Networked Reenactments: Stories Transdisciplnary Knowledges Tell (Duke 2011)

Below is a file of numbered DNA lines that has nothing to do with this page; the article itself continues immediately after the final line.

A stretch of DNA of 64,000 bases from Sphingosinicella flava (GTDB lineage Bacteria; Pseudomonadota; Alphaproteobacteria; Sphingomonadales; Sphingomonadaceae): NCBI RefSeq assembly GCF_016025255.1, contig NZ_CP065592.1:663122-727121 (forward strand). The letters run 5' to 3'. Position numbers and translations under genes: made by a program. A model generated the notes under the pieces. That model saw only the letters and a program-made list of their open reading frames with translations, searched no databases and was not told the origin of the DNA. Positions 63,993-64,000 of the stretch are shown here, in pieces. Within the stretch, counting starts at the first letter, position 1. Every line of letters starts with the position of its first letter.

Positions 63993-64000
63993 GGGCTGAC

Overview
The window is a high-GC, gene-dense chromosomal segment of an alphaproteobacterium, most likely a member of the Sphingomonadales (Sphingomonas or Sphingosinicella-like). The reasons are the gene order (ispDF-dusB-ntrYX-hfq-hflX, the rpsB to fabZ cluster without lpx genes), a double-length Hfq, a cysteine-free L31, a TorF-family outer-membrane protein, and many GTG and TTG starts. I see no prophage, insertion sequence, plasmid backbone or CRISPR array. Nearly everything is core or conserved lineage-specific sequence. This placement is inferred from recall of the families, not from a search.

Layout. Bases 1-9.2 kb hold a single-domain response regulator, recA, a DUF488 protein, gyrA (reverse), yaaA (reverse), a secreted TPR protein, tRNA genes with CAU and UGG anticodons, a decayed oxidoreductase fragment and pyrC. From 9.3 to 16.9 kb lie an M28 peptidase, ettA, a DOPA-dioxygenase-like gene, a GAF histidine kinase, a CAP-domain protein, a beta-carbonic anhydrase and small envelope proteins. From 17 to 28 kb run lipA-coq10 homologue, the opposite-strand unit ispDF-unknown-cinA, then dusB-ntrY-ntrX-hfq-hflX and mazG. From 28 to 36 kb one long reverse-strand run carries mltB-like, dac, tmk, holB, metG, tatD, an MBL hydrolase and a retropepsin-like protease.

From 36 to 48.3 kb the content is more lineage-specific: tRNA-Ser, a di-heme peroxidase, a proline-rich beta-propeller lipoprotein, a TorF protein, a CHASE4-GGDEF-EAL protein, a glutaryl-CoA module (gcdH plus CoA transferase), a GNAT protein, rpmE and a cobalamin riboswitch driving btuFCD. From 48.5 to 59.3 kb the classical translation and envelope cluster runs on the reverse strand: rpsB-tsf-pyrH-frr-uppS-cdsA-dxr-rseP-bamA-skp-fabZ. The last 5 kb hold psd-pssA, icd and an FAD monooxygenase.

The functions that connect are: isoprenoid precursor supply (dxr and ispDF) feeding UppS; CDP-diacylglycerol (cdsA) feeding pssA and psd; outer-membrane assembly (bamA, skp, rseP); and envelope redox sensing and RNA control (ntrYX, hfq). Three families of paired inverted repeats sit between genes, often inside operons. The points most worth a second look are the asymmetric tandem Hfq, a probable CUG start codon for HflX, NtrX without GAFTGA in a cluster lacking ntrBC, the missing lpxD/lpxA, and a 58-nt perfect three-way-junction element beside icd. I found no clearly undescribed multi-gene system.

In the nineties, in not altogether voluntary partnership with the web, television had to learn not only to “show” but also to “tell,” discovering for commercial and technical reasons and for widely diverging audiences how to distribute stories and information engaging all the senses across platforms and infrastructures. Media scholars today call this phenomenon transmedia storytelling. Stories in this book suggest how this transmedia practice came about and how thoroughly entangled it is with the European Union’s cultural, racial and sexual economies creating action-adventure TV shows Highlander and Xena, with U.S. museum politics at the Smithsonian’s Science in American Life, with transnational melodramas of science-styled TV reenactments such as Secrets of Lost Empires and African-American Lives, and with Australian, British and U.S. scholarly experiments making, sharing and demonstrating knowledges from the humanities to various publics, all of whom have their very own ideas about how to understand the past. Pressured to justify themselves to and as various publics promoting heritage and enterprise, television, the web, assertive fans, un-black-boxing educators and intellectual entrepreneurs took jobs of “reception” seriously and practiced them in transdisciplinary detail. Reenactments became a particular way to both show and tell, reenactors a kind of communication technology themselves, scaled both as persons, and also as elements in immersive environments now eddying among knowledge worlds. All this took place as entertainment media, knowledge work and global academies mutually restructured. These stories about reenactment melodramas demonstrate the affects and ethics of sifting through and managing authoritative and alternative knowledges within what may be an emergent, maybe even feminist, posthumanities.